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Workers say goodbye to coal train

Workers say goodbye to coal train

By Krista Allen
Special to the Times


Hundreds of people on Sunday said goodbye to the coal train that had been running through northwestern Navajo for 46 years.

“It was emotional,” said train specialist Ron Little, along with Tommy Begay, who hauled 8,600 tons of coal from the coal storage silo in the Klethla Valley near Peabody Western Coal Company’s Kayenta Mine to the Navajo Generating Station. Dozens of people stood at almost every railroad crossing and parked alongside the roads to wave and bid farewell to the train, said Little.

“A lot of people were standing by the roads and at each crossing — people waving, thumbs up, clapping — I mean, we had a large amount of people out there supporting us,” Little said. “Some people have said, ‘This is sad. This shouldn’t be happening.’ But we got shut down by coalitions,” he said, “and I kind of blame my tribe, mainly the Council delegates.”

The five utility owners in February 2017 voted to close NGS at the end of this year, saying that persistently low natural gas prices no longer make it economically viable. Mike Hummel, deputy general manager for Salt River Project, the plant operator, said at the time that the plant wouldn’t even make it to the end of 2019 if the owners didn’t broker a deal with the Navajo Nation to keep it running until that point and allow removal and restoration activities.

Diné lawmakers in March voted against legislation that would have supported Navajo Transitional Energy Company’s independent acquisition of both NGS and Kayenta Mine. “I didn’t really mind,” Little said about that event, “but I (sympathized) for the young guys that we worked with who have families. Some of them were just now starting out. Now they have to end their careers and go south.”

31 years ago

Little has been working on the Black Mesa and Lake Powell Railroad for 31 years. He started work as a temporary overhaul plant repairman at NGS on March 31, 1981. He is Tódích’íi’nii and born for Kiis’áanii Áshiihí.

“As a Navajo, we have to start from the ground up,” Little said. “So, I kind of busted myself down to labor grade. That’s where I started and worked my way up to get my career with coal trains.”

It all started one day when a coal delivery came in and Little happened to be there and began to observe. “A (non-Native) guy (crawled) out and said to me, ‘If you don’t push a broom that much, you’ll learn something better,’” Little said. “So, I did, I took his advice. I was on the track maintenance first and then track utility, and from there I went on to coal operations and then train operator trainee.”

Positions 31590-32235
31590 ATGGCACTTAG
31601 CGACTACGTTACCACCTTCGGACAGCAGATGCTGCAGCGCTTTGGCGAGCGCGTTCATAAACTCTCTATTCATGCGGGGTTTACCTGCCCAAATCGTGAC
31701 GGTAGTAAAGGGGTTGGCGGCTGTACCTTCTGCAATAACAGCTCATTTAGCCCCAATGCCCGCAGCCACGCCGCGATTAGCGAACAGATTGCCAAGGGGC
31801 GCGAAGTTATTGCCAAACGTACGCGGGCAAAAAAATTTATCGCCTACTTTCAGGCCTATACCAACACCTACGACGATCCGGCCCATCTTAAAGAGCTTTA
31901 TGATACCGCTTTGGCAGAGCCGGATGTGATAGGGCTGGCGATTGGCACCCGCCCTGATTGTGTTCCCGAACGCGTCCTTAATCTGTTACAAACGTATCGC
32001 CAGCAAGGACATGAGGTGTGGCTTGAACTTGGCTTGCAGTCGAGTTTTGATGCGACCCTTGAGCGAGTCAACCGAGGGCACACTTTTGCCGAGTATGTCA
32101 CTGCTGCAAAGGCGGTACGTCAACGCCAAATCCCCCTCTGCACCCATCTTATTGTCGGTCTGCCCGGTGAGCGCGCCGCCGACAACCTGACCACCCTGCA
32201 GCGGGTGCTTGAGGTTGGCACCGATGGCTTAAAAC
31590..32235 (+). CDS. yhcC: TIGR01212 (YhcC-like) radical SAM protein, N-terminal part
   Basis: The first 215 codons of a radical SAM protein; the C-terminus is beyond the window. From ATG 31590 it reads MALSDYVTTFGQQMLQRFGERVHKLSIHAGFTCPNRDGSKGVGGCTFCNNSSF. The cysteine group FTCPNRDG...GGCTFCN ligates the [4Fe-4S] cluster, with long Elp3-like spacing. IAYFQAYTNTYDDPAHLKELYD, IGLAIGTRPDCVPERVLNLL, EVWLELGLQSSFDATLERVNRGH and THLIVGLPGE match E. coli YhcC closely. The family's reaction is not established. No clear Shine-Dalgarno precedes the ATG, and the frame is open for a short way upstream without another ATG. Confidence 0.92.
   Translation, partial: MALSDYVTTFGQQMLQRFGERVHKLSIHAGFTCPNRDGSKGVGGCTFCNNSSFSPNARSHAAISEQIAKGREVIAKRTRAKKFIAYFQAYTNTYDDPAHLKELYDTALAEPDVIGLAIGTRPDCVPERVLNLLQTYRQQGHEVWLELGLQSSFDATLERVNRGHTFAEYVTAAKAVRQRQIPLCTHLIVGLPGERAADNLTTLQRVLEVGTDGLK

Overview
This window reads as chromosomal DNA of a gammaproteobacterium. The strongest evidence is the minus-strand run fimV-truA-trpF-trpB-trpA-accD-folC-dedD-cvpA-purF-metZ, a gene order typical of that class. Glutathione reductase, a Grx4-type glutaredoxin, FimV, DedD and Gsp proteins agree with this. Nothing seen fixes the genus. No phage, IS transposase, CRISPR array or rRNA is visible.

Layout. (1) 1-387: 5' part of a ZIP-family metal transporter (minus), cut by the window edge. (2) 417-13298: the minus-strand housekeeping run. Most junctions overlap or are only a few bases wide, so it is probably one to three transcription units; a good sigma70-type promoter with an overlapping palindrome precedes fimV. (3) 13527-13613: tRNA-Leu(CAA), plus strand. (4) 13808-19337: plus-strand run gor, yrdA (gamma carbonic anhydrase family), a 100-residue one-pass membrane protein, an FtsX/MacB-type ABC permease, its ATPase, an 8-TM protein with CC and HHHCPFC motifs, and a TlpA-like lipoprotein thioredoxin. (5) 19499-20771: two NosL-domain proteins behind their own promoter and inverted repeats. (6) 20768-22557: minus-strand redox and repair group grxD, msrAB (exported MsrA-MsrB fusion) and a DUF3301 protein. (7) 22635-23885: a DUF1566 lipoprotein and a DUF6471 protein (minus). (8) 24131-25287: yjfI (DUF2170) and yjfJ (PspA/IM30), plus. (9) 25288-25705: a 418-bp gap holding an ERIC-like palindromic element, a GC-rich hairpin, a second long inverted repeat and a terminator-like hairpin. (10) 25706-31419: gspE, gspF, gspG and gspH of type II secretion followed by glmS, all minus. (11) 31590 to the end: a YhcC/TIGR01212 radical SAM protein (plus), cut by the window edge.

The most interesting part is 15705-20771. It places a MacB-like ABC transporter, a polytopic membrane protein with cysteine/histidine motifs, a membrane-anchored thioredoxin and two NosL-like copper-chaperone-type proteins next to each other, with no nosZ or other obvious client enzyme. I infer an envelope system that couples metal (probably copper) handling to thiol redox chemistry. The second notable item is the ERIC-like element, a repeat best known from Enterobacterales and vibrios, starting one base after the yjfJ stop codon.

Little started driving the coal train in September 1988, when he was 29 years old. He learned everything, the ins and outs, from his supervisor, Tom Jensen, and the late Bob Sears.

“I’m one of the youngest that started with operation back then,” Little said. “A lot of the guys were older than me and they retired. One of them said, ‘If you stick to it, you’re going to be the youngest to close the plant.’ And that’s what I did.”

On Aug. 25, Little made his final coal delivery with 86 hopper cars and completed the job around 2:30 p.m. “We started out with smaller tracks,” Little remembers. “Then years ago, the (entire railroad) had to be (revamped) for safety reasons and capability.”

Little knows every descending grade, curve, culvert, and railroad crossing on the BMLP Railroad like the back of his hand. “I know every bit of track — I was really on top (of the ball),” Little said. “I never had a fatality with human lives. I did everything safe.”

A heart-rending end

In an emotional interview with the Navajo Times, Little said leaving for his final run for coal on Sunday morning was relaxed but heart-rending. “It was really emotional starting the train up the hill and then coming back down the hill because I’ve been doing it for such a long time,” Little said. “Half of my years were spent there—doing what I most love.”

He added, “I worked with Mr. Tommy Begay, who was my assistant that day (we) ran the last train. It was quiet. Both of us thought about the past and how this was … fun. It came down to a sad situation where it was emotional just delivering (our) last coal haul.” Little said when he first started operating the train in 1988, there were only 60 to 65 hopper cars. Since then, he says, more cars were added.